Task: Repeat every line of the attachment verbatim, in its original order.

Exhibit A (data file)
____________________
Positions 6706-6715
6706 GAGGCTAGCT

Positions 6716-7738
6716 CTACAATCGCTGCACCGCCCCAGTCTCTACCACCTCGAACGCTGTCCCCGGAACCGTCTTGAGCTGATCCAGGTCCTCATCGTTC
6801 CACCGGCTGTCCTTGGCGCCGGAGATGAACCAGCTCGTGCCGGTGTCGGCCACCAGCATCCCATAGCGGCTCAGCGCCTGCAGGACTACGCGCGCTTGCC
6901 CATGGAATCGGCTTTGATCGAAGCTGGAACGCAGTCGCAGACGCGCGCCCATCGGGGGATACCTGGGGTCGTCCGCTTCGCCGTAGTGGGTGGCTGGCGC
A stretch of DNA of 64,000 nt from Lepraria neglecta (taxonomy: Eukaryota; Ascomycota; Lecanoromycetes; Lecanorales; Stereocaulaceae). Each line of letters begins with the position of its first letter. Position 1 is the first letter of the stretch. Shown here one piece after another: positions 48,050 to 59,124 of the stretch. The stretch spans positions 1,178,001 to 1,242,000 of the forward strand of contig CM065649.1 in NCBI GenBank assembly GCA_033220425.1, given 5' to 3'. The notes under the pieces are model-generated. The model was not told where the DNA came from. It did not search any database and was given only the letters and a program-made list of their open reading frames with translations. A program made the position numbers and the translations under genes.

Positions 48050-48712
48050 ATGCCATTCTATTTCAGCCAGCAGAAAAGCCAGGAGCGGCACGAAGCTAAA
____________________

Positions 6706-6715
6706 GAGGCTAGCT

Positions 6716-7738
6716 CTACAATCGCTGCACCGCCCCAGTCTCTACCACCTCGAACGCTGTCCCCGGAACCGTCTTGAGCTGATCCAGGTCCTCATCGTTC
6801 CACCGGCTGTCCTTGGCGCCGGAGATGAACCAGCTCGTGCCGGTGTCGGCCACCAGCATCCCATAGCGGCTCAGCGCCTGCAGGACTACGCGCGCTTGCC
6901 CATGGAATCGGCTTTGATCGAAGCTGGAACGCAGTCGCAGACGCGCGCCCATCGGGGGATACCTGGGGTCGTCCGCTTCGCCGTAGTGGGTGGCTGGCGC
A stretch of DNA of 64,000 nt from Lepraria neglecta (taxonomy: Eukaryota; Ascomycota; Lecanoromycetes; Lecanorales; Stereocaulaceae). Each line of letters begins with the position of its first letter. Position 1 is the first letter of the stretch. Shown here one piece after another: positions 48,050 to 59,124 of the stretch. The stretch spans positions 1,178,001 to 1,242,000 of the forward strand of contig CM065649.1 in NCBI GenBank assembly GCA_033220425.1, given 5' to 3'. The notes under the pieces are model-generated. The model was not told where the DNA came from. It did not search any database and was given only the letters and a program-made list of their open reading frames with translations. A program made the position numbers and the translations under genes.

Positions 48050-48712
48050 ATGCCATTCTATTTCAGCCAGCAGAAAAGCCAGGAGCGGCACGAAGCTAAA